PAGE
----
It tends to come in autumn. The Venetians call it acqua alta–the seemingly seasonal flooding of their historic city center. But a paper published in the Journal of Geophysical Research Atmospheres suggests that Italians eager to predict the next flood shouldn’t study the Earth’s seasons, but should instead look at the sun.
A project led by David Barriopedro at the Universidade de Lisboa in Lisbon, Portugal analyzed hourly recordings of water levels in the city from 1948 to 2008. His team noted a correlation of these “high-surge events” and the eleven-year solar cycle: Periods of maximum solar activity, when sun spots usually appear, seemed to herald the acqua alta.
Historically, finding a causal link even between longer term climate changes and sunspots has proven difficult. As a National Oceanic and Atmospheric Administration (NOAA) site on sunspots says, a period of very low sunspot activity from the 1600s to the 1700s, dubbed the Maunder Minimum, corresponded to cold temperatures in Western Europe, a period known as the Little Ice Age. This could be a coincidence, the site says, given the complexity of the Earth’s climate.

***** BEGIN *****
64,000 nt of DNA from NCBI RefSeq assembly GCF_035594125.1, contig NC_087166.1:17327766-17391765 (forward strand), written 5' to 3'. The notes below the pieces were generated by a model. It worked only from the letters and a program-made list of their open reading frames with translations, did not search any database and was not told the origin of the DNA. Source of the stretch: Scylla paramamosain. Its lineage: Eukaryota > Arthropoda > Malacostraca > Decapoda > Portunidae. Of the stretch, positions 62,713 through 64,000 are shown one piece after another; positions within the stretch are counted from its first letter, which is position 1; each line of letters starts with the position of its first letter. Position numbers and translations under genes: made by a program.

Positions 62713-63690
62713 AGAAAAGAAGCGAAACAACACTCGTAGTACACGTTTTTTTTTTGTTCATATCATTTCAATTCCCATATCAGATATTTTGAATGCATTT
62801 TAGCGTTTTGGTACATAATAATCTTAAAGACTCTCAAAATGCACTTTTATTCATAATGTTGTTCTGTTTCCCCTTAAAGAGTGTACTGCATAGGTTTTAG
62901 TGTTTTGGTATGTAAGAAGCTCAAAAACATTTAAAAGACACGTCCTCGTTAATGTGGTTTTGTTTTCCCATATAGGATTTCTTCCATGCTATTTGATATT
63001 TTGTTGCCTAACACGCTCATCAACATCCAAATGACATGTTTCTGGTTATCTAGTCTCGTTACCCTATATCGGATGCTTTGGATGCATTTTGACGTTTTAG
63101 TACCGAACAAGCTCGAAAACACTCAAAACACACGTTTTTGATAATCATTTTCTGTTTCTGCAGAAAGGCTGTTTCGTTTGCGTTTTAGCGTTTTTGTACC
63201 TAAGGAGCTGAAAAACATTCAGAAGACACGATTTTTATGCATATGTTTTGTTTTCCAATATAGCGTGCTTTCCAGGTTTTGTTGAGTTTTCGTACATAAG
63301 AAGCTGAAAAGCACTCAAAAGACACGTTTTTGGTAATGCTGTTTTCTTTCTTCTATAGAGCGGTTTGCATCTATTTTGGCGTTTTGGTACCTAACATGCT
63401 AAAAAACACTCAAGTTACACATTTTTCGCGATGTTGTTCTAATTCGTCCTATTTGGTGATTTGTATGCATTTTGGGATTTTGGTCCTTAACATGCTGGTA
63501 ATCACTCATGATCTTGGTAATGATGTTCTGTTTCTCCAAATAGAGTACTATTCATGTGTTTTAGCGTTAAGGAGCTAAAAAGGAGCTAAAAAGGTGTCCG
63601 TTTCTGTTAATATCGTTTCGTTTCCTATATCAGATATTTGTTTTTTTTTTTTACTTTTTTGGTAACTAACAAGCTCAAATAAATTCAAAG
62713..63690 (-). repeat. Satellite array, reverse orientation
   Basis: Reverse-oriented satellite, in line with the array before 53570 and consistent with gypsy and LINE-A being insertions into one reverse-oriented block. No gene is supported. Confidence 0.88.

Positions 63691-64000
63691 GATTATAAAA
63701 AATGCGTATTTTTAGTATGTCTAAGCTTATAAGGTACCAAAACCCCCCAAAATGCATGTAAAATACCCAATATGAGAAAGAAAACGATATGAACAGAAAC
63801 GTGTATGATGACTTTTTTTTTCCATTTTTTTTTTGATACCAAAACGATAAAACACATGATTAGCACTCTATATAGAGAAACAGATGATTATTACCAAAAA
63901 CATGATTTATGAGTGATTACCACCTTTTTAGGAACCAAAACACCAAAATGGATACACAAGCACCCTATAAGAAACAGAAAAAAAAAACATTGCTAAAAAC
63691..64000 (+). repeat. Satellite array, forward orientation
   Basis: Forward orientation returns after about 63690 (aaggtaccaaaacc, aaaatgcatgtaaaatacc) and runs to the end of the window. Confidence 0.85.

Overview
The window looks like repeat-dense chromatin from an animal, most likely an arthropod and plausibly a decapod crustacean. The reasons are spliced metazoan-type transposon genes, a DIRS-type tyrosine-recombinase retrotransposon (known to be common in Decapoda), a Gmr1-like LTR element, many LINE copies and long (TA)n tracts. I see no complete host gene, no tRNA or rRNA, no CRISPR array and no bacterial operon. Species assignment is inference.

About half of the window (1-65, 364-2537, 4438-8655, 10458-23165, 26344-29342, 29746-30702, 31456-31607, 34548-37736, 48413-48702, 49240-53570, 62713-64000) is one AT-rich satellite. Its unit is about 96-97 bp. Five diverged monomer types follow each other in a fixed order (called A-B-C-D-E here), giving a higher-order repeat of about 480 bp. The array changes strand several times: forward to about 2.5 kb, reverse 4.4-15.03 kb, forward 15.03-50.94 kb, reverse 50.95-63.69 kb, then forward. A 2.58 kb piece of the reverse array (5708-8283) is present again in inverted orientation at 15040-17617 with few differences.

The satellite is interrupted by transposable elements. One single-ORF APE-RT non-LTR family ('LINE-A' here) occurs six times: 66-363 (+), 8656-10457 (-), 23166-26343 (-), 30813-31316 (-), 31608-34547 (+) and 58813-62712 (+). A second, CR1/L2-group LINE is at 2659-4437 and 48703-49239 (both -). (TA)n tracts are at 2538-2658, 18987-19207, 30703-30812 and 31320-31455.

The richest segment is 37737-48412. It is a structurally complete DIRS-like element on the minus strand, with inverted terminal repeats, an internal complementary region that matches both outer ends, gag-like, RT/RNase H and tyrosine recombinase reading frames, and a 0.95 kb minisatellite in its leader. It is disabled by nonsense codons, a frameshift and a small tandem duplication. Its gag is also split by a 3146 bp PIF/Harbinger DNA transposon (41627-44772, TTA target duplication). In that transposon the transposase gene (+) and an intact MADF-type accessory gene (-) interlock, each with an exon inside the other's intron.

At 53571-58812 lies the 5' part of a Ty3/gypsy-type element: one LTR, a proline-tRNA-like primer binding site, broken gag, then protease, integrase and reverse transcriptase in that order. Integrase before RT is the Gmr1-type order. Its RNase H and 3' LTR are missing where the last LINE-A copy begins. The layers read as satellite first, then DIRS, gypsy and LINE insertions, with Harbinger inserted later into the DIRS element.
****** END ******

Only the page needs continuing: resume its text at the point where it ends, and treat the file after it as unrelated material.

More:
The study of Venice’s floods also says that any link between these short-term weather events and the sun is “indirect.” The researchers note that the solar activity corresponds to changes in pressure systems over the Atlantic Ocean, and these pressure systems in turn correspond to how storms move over Europe. As New Scientist reports:
Records of air pressure over Europe over the same period revealed “acqua alta years” saw a lot of low-pressure systems over the north Adriatic Sea, while in quiet years these systems were further south. This makes sense, because flooding events in Venice are known to be triggered by low-pressure systems from the Atlantic.
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Image: Wikimedia / EVenise